The U.S. Air Force Marathon is going virtual again, event organizers said Thursday.
The news will disappoint the more than 11,000 runners who had registered for the Sept. 18 event.
“The Air Force Marathon is announcing the shift of the 25th annual Air Force Marathon in-person events to a virtual event,” an email from marathon organizers said.
“Due to the increased COVID-19 transmission both locally and statewide, the Air Force Marathon scheduled for Saturday, Sept. 18, will transition from in-person participation to a virtual event,” the announcement said. “The decision was made to protect the health and safety of more than 20,000 participants, volunteers and guests.”
“We have watched, wrestled and worked continuously over the past few weeks to determine how to best execute the marathon this year,” Col. Patrick Miller, 88th Air Base Wing and installation commander, said in the message. “To ensure the health and safety of all participants due to the continued high transmission rate of COVID-19 within our surrounding communities, we have decided to transition to a virtual event.”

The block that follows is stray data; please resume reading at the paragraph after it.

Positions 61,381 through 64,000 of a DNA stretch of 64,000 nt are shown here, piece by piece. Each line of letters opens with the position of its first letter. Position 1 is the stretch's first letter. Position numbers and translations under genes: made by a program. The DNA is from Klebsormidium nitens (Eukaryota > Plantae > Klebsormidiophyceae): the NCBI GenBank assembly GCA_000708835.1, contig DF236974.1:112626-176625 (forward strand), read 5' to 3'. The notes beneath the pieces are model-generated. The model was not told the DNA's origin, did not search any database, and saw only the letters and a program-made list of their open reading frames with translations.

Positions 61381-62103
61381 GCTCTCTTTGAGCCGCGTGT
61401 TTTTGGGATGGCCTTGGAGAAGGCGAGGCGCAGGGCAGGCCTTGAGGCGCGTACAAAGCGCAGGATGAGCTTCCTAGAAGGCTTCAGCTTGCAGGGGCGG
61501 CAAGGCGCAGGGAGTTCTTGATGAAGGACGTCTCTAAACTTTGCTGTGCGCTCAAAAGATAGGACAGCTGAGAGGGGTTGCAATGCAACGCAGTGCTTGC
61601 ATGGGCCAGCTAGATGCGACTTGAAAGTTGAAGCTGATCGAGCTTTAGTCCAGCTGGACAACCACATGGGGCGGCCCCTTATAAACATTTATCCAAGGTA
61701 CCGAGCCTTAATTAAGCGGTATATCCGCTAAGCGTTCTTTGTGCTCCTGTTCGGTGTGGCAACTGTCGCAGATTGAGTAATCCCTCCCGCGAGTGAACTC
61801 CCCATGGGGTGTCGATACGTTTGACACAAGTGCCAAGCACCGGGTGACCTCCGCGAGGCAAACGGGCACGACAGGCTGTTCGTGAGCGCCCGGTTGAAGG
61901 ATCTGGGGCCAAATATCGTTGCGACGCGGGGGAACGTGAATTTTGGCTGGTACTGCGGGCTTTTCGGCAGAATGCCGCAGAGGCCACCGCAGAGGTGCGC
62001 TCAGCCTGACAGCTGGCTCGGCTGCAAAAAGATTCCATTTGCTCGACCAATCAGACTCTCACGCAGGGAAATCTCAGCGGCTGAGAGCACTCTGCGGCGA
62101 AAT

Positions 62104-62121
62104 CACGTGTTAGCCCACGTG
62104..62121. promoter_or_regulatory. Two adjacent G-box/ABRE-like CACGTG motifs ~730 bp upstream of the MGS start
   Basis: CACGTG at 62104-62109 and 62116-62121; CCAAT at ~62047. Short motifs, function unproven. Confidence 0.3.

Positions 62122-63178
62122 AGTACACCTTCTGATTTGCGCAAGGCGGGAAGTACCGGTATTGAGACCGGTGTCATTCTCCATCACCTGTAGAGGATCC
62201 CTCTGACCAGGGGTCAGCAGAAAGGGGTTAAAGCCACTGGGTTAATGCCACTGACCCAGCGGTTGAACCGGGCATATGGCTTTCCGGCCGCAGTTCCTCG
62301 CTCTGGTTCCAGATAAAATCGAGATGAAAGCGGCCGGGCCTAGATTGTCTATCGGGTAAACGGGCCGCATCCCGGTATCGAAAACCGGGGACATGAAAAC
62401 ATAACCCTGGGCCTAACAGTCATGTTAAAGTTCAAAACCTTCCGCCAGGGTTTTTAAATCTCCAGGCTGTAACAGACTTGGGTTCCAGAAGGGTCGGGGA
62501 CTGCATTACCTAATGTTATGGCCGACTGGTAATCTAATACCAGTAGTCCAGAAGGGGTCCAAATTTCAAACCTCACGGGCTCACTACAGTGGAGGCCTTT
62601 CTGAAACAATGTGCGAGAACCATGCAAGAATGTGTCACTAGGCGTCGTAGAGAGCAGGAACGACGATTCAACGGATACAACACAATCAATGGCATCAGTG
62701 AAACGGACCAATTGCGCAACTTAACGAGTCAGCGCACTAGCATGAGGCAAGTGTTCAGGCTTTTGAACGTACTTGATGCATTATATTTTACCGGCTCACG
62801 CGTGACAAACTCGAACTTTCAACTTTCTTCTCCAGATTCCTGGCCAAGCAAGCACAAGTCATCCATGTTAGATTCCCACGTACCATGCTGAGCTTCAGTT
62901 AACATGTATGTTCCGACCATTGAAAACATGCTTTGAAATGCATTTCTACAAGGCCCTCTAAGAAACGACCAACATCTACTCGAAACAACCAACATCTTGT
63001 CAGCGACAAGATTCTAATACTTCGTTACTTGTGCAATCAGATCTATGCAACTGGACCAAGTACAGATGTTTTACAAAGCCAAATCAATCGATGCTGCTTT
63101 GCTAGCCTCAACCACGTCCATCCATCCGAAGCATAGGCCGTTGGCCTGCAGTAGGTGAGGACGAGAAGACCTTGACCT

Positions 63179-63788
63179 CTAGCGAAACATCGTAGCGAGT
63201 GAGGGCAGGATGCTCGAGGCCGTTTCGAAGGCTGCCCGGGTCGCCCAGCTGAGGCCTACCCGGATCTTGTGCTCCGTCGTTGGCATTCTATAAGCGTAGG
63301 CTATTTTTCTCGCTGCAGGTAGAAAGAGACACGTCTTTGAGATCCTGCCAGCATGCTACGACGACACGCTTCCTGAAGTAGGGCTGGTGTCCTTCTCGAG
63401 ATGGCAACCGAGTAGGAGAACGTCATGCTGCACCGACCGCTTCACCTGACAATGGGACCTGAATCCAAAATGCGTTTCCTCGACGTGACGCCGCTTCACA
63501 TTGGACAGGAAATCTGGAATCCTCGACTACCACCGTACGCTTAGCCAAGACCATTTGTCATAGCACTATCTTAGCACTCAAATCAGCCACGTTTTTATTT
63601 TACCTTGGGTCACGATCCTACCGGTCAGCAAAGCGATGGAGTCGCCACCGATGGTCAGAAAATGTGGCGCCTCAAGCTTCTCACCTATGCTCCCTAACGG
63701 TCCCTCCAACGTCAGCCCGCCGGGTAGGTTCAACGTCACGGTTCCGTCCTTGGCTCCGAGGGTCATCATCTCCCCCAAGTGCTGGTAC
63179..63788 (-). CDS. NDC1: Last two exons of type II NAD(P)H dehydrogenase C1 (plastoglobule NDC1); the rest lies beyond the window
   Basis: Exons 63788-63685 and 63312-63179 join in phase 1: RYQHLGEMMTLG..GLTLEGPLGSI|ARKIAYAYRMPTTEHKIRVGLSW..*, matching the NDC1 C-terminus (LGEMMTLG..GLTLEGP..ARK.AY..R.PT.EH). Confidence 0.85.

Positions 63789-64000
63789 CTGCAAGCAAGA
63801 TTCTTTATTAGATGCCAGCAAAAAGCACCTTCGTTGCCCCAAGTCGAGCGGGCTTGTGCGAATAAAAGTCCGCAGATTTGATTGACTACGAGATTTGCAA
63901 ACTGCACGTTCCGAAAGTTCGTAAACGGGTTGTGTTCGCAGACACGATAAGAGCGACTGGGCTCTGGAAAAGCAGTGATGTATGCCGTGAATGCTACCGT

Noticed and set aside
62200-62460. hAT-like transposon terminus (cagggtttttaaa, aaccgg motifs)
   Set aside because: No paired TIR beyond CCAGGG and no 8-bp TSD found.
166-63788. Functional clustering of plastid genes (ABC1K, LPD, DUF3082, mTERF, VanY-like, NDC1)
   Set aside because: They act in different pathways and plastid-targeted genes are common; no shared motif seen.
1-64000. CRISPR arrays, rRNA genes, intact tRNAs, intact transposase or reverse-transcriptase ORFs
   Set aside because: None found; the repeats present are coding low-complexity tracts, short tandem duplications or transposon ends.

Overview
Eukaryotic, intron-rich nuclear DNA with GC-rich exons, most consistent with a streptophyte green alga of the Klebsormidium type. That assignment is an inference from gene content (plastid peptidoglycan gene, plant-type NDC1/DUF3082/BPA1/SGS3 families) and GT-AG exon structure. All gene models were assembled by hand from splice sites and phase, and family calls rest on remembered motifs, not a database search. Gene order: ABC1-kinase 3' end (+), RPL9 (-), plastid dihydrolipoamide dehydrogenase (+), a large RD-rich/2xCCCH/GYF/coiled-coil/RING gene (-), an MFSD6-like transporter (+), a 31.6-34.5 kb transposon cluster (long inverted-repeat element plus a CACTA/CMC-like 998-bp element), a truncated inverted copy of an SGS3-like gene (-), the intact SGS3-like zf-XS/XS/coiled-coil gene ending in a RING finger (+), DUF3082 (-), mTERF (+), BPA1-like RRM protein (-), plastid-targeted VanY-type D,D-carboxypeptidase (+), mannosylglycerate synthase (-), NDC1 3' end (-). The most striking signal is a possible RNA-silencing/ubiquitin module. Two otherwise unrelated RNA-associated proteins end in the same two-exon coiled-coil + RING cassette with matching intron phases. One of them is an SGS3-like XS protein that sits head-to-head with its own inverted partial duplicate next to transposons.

“Our team feels the same disappointment everyone is feeling now,” said Brandon Hough, director of the Air Force Marathon. “There is a bigger picture here and that’s the safety of our participants, volunteers, and spectators and members of the Air Force.”
“I know this is a disappointment,” Miller said in a Facebook video. But he said rising COVID numbers forced the decision.
“We are seeing cases increase by the day,” he said. “As a matter of fact, in June we were only seeing approximately one to three cases per week. Now, we’re seeing ... last Friday I saw 19 cases in a single day, tracked by the installation.”
In an interview last month, Hough told the Dayton Daily News he was pleased by the registration numbers he had seen to that point.
Registration had been perhaps 10% below where it stood at a similar point in 2019, but that was not bad news, he said at the time. He expected registration to speed up as the events approach.
“We’re going to put on a great race for those who do come,” Hough said earlier this summer.
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